FDA issued the safety communication, which concerns cybersecurity vulnerabilities in the devices, following GE Healthcare's own issuance in November 2019 of a letter informing consumers of the security vulnerabilities in the listed devices, as well as directions to software updates and patches.
The specific security risk concerns a vulnerability within the Clinical Information Central Stations and Telemetry Servers that could allow a hacker to change settings and configurations inside the device, including the ability to silence alarms or otherwise interfere with the patient monitoring capabilities.
"These vulnerabilities might allow an attack to happen undetected and without user interaction," FDA noted in its communication. "Because an attack may be interpreted by the affected device as normal network communications, it may remain invisible to existing security measures."
Telemetry servers and clinical information central stations are used mostly in health care facilities for displaying temperature, heartbeat, blood pressure, and other physiologic parameters of a patient.
The listed devices include the ApexPro Telemetry Server and CARESCAPE Telemetry Server running software version 4.2 or earlier, CARESCAPE Central Station (CSCS) version 1 running software 1.x, and CIC Pro Clinical Information Center Central Station version 1, running software versions 4.x and 5.x.
FDA recommends providers work with staff to determine which devices and patients may be affected and take appropriate steps to reduce risk, the agency said, noting that it was thus far unaware of any "adverse events" related to the software vulnerabilities.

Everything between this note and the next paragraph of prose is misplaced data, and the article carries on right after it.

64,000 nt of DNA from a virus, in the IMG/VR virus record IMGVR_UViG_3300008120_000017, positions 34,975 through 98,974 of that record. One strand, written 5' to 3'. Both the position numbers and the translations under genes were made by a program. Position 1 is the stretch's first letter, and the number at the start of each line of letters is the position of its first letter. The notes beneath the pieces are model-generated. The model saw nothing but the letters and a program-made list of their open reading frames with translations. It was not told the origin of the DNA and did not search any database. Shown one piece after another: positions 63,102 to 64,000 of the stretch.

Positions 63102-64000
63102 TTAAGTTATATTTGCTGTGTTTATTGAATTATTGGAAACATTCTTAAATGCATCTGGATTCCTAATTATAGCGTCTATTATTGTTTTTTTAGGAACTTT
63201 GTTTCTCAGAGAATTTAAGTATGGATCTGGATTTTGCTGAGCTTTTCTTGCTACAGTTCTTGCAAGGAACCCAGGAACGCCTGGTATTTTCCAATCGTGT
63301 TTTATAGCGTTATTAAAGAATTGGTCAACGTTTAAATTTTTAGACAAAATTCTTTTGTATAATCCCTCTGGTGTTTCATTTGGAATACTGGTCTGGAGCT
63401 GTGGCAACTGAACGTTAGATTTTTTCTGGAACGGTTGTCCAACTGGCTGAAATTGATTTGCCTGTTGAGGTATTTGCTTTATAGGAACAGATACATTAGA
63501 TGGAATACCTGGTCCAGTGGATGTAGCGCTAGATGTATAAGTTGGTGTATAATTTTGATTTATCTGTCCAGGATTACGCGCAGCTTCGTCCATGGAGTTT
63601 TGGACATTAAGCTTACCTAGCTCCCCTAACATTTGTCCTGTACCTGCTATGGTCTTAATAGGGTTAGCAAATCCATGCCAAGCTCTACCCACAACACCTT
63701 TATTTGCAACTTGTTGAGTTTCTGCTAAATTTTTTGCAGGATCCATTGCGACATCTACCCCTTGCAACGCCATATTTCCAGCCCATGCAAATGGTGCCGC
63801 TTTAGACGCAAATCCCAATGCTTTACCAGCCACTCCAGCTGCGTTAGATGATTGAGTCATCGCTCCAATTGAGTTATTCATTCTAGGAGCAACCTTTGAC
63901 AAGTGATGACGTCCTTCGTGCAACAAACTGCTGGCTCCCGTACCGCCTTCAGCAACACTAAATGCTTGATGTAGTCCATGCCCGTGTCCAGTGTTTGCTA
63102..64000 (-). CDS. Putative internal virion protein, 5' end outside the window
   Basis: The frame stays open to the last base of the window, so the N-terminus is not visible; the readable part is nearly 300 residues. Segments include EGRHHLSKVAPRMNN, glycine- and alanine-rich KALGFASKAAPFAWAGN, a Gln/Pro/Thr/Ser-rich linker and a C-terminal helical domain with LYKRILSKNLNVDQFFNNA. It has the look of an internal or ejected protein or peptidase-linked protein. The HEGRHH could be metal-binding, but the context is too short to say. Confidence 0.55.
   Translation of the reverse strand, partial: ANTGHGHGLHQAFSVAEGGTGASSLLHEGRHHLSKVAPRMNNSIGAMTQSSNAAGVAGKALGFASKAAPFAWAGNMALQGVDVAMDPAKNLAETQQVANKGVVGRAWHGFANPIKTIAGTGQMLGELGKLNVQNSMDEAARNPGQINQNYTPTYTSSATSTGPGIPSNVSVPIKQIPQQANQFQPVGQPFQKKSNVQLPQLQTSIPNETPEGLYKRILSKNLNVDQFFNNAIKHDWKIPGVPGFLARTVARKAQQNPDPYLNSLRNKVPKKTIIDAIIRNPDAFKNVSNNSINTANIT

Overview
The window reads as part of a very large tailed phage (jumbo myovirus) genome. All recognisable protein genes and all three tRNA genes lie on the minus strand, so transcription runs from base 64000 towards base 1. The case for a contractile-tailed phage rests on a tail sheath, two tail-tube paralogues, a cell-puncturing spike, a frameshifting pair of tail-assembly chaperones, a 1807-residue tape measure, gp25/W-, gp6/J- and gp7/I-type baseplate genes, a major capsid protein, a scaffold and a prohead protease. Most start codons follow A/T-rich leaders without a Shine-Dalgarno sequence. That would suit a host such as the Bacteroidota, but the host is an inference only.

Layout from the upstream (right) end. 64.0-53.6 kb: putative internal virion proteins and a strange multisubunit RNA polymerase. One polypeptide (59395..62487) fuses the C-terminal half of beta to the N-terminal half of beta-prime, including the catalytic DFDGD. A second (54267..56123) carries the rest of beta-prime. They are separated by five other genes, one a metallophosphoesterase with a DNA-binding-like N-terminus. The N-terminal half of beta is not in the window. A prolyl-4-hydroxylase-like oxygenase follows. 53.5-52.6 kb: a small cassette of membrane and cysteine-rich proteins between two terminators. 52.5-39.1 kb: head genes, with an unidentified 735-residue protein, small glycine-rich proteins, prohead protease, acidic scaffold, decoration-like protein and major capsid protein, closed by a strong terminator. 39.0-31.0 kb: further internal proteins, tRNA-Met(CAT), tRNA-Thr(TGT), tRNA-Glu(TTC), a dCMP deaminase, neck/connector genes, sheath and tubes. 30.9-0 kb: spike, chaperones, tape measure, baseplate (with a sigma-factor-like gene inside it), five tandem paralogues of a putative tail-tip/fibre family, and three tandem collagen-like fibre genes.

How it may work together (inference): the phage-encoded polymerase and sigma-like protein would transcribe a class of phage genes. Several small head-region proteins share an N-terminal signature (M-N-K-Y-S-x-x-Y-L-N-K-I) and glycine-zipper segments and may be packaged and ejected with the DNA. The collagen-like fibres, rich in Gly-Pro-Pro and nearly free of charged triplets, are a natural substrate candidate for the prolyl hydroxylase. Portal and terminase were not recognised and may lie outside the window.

GE Healthcare will be issuing a software patch to address the vulnerabilities and will notify affected customers to deploy them when the patches are ready.
In the meantime, the risk posed by the vulnerabilities can be reduced by segregating the network connecting the patient monitors with the GE Healthcare Clinical Information Central Stations and Telemetry Servers from the rest of the hospital network, as described in the GE Healthcare documentation for these devices.
FDA said to use firewalls, segregated networks, virtual private networks, network monitors, or other technologies that minimize the risk of remote or local network attacks.
The safety communication also noted the security risk could be reduced by segregating the devices in question from the rest of the hospital network, as well as through the use of firewalls, virtual private networks and network monitors.
According to research CyberMDX, the common element across these vulnerabilities--beyond the devices they affect and their shared point of discovery--is that they all present a direct path to the device's compromise, whether by way of illicit control, read, write, or upload capabilities.
Meanwhile, the CEO of third-party risk management specialist Censine, Ed Gaudet, released a statement calling for a fundamental rethink in the way health providers approach risk assessment and third-party medical devices.
"Malicious actors have gotten very good at identifying and exposing weak links in healthcare security," Gaudet,'s statement noted. "Unfortunately, it's becoming increasingly common that the weakest link is a third-party medical device."
Nathan Eddy is a healthcare and technology freelancer based in Berlin.Email the writer:Â firstname.lastname@example.orgTwitter:Â @dropdeaded209
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